Autistic Adults and recognizing facial emotions

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ASPartOfMe
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03 Aug 2022, 9:17 am

Most adults with autism can recognise facial emotions almost as well as those without the condition

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Difficulties with social communication and interaction are considered core features of autism. There is a common perception autistic people are poor at recognizing others' emotions and have little insight into how effectively they do so.

We are used to seeing these challenges portrayed in popular culture, such as television shows The Good Doctor, Atypical or Love on the Spectrum. And there are exercises and therapies autistic people might do with a psychologist or speech pathologist to try to help them improve at this important social skill.

Yet, the research findings are messy. Some studies have very small sample sizes, others do not control for cognitive ability. Some studies only show participants a limited range of emotions to respond to. Some rely heavily on static images of face expressions or only require multiple-choice responses. Studies designed this way don't capture the dynamic demands of everyday social interactions.

Our new research sought to overcome these challenges and found little difference between the ability of adults with autism and those without to recognize emotions in others.

For our research, conducted by then doctoral student Dr. Marie Georgopoulos, myself, Professor Robyn Young and post-doctoral researcher Dr. Carmen Lucas, we studied a relatively large sample of 67 IQ-matched autistic and 67 non-autistic adult participants. We presented them with multiple examples of 12 different face emotion types captured not only in still photographs but also videoed in the context of social interactions. Participants were then able to give open-ended reports of the emotions they saw.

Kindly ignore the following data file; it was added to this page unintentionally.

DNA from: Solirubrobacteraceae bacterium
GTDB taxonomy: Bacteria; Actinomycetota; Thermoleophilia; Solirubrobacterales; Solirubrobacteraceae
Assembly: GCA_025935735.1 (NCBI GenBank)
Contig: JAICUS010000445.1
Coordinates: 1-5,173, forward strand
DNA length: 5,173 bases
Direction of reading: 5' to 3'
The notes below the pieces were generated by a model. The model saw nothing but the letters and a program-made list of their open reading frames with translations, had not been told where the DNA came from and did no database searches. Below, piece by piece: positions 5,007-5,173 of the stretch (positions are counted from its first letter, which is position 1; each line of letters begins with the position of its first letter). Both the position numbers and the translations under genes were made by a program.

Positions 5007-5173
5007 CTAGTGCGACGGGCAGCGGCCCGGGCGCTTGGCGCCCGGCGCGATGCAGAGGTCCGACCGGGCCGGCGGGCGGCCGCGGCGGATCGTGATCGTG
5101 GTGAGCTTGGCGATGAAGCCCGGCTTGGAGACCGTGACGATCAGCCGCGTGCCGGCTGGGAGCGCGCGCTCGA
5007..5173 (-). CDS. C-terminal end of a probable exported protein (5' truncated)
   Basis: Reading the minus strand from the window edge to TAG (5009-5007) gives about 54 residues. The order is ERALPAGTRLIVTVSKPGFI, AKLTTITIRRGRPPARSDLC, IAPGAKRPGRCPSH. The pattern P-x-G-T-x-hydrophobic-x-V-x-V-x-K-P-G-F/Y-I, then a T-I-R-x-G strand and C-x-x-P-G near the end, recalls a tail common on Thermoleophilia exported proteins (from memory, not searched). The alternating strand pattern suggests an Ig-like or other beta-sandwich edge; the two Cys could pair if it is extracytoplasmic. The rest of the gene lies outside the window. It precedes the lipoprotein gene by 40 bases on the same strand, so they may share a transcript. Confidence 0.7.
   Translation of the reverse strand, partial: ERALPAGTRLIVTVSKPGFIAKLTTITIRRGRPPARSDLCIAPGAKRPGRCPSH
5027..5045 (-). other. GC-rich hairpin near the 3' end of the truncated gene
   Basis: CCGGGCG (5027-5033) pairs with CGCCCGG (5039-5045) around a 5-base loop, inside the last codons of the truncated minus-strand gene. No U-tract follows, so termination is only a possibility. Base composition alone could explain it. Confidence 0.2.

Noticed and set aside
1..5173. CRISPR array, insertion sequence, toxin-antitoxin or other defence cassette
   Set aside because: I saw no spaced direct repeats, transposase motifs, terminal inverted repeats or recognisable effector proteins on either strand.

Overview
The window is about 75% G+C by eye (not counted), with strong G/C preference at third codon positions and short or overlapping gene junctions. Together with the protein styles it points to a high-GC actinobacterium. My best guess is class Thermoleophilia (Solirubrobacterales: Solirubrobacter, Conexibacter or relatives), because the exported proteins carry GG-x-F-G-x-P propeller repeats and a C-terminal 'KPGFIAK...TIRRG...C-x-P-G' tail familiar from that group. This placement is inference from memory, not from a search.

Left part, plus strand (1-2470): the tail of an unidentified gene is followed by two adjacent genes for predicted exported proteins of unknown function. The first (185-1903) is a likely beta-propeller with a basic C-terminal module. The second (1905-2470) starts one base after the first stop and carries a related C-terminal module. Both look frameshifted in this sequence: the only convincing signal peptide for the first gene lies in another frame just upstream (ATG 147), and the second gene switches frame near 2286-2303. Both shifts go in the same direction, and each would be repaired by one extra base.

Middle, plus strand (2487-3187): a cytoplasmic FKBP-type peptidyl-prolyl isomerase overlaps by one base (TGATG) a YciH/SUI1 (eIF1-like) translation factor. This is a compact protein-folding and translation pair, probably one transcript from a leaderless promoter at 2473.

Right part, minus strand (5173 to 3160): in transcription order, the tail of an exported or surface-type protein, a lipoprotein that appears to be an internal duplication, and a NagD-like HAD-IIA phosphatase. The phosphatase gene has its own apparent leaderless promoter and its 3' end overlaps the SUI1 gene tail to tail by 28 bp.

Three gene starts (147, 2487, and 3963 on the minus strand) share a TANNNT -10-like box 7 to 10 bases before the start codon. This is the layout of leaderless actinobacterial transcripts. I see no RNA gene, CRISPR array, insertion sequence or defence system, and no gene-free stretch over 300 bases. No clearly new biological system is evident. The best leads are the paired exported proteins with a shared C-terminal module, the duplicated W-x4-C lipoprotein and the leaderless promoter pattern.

Several key findings emerged. First, emotion type, the way in which the stimuli were presented and the format for providing responses all affected accuracy and speed of emotion recognition. But those variations didn't affect the differences between autistic and non-autistic groups' responses.

Second, although emotion recognition accuracy was a little lower for the autistic group, there was substantial overlap in ability between the two groups. Just a small subgroup of the autistic participants performed below the level of the non-autistic group.

Third, the autistic participants responded more slowly, but again there was considerable overlap between the two groups. Although slower responses to others' emotions might impede social interactions, our study suggests autistic people were probably just acting more cautiously in the laboratory setting.

We found there was no evidence that, as a group, autistic people were less aware of strengths and weaknesses in their emotion recognition skills than their non-autistic peers. But again, the awareness of people within in each group varied substantially.

These findings challenge some common perceptions about autistic adults' ability to recognize others' emotions and their insight into their processing of emotions. The findings also demonstrate previously unacknowledged capabilities of many autistic people and remind us that autistic adults are not all the same.

That said, there are many unanswered questions. A full understanding of emotion processing by autistic people will require the incorporation of many more elements in future research.